According to a New York Times article published in June, the prestigious University of California system could experience another round of painful and draconian budget cuts if Gov. Jerry Brown's proposed tax increase isn't approved by California voters in November. While budgetary cuts to public higher education are always worrisome, these couldn't come at a worse time--public, accessible, and affordable higher education is more important today than it has ever been.
The United States is in the midst of great demographic and economic shifts that will shape the 21st century and present lawmakers with both opportunities and challenges.
The first is purely demographic: The largely white baby-boomer population is aging and shrinking while the Latino and Asian populations are young and growing. The second is the bumpy transition from a manufacturing-based economy into one buoyed by knowledge-based jobs. The third is the educational and socioeconomic gaps between white and many minority populations.
Nowhere will these converging factors play out more clearly than in the already majority-minority state of California--in many ways a microcosm of the diverse future and subsequent educational and economic challenges that the U.S. is already facing.
The baby boomers are starting to retire. Although their jobs will be up for grabs, which could be great for the economy, they also expect to retire comfortably. Together, the baby boomers number about 77 million people, nearly one-fourth of the total U.S. population, and their slow exodus from the labor force is expected to expand economic opportunities for many younger workers.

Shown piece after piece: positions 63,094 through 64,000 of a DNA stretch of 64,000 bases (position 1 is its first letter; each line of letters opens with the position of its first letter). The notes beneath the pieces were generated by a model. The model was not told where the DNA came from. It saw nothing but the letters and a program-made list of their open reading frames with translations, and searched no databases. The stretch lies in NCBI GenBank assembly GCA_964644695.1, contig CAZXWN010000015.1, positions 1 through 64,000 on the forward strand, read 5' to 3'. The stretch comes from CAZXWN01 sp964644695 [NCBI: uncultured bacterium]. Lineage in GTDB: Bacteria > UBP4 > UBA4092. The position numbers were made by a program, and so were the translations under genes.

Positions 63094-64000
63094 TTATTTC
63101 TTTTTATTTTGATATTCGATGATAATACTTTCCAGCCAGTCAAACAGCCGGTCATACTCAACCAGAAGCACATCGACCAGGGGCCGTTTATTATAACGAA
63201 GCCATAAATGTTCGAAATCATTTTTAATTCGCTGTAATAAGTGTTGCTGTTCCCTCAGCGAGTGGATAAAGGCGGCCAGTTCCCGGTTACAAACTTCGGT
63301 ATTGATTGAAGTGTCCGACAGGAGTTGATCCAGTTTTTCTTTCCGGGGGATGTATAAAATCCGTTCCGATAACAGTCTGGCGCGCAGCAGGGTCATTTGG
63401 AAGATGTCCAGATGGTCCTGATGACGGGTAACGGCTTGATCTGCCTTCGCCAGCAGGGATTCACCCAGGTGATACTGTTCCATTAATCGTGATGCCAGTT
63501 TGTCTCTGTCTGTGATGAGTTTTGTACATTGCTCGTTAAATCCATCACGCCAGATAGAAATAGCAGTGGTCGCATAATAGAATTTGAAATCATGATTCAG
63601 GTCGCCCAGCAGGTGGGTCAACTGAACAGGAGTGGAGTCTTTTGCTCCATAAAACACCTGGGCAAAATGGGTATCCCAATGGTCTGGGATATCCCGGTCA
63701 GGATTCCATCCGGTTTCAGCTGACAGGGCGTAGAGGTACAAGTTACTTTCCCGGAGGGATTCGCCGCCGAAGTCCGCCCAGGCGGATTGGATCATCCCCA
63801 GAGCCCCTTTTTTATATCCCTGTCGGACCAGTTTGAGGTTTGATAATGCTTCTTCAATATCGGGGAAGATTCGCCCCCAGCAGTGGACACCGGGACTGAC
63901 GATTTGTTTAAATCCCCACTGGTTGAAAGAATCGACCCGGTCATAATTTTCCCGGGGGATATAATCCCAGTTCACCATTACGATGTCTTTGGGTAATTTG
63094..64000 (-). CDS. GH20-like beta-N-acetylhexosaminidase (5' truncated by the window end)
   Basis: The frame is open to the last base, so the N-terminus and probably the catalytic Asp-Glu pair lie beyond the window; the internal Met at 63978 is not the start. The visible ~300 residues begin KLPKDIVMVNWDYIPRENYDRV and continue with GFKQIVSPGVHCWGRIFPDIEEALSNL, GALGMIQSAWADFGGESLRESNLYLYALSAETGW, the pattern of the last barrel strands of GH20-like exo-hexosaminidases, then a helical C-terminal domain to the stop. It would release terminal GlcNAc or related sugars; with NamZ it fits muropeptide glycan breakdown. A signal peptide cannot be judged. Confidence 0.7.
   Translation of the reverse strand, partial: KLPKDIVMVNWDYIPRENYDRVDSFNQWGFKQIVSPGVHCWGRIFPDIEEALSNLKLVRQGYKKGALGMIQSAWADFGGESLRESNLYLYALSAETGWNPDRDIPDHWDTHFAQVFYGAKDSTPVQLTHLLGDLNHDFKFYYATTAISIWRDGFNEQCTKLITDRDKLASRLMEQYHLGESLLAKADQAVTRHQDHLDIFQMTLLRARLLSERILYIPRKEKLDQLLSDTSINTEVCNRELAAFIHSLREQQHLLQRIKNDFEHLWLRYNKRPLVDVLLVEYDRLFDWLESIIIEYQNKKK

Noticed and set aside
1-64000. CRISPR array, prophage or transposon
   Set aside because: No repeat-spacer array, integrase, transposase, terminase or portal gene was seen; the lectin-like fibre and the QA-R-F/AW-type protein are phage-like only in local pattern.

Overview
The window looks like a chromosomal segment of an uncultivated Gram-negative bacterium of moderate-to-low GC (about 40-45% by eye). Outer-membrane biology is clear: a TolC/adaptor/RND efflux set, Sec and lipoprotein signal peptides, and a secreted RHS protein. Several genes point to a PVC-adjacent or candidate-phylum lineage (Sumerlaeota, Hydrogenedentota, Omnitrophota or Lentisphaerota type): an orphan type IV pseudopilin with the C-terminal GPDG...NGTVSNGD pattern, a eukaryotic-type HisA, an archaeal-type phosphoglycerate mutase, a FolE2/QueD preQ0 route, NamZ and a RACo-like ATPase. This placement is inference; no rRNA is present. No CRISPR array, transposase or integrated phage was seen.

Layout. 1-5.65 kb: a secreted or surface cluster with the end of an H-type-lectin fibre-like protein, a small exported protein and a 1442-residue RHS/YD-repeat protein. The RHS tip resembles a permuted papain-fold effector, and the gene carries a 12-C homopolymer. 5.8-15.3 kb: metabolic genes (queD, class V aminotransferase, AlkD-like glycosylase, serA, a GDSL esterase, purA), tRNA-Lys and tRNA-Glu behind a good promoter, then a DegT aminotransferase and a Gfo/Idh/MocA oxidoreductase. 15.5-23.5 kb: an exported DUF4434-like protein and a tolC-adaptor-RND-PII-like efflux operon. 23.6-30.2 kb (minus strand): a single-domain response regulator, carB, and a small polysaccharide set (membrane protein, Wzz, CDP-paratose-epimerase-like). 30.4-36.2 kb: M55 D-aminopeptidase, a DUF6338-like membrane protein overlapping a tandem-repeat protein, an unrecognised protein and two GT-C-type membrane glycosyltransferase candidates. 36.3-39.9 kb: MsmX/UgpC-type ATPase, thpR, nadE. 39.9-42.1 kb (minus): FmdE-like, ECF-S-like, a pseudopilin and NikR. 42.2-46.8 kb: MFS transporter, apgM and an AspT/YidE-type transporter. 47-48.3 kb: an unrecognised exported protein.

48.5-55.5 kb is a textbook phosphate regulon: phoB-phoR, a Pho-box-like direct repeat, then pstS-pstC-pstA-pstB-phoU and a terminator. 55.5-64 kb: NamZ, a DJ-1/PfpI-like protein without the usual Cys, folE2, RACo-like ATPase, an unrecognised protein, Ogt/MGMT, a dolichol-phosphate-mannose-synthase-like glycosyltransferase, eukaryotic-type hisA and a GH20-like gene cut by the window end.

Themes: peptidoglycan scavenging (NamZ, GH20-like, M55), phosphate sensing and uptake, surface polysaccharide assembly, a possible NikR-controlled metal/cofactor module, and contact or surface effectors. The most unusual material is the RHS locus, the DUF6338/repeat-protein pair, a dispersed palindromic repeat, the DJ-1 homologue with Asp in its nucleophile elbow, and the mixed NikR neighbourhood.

At the same time, it presents the worrisome economic challenge of funding unsustainable entitlement programs and public-pension funds. The workforce of tomorrow will have to be well educated and well paid.
These labor-market openings seem like great news for Generations X and Y and, fortunately, the United States has the manpower to fill the gap.
Unlike some Asian countries and much of Western Europe, both plagued by aging, shrinking populations and low immigration, the U.S. has a large and growing young population driven largely by population growth in Asian-American and Latino communities. If the necessary investments are made to provide the next generation with the same educational opportunities that many baby boomers enjoyed, the U.S. could be well positioned to transition into the 21st century.
A successful transition to a prosperous knowledge economy, however, hinges on affordable and accessible education. The U.S. economy has radically transformed several times over the past three centuries, each requiring different resources to flourish.
The agricultural economy of the 18th and 19th centuries required large amounts of land to function and grow. The industrial economy that propelled the U.S. to unparalleled wealth and prominence in the 20th century required a large, able, and willing labor force to manufacture goods. In the 21st century, knowledge will play a predominant role in the creation of wealth and as a driver of economic activity.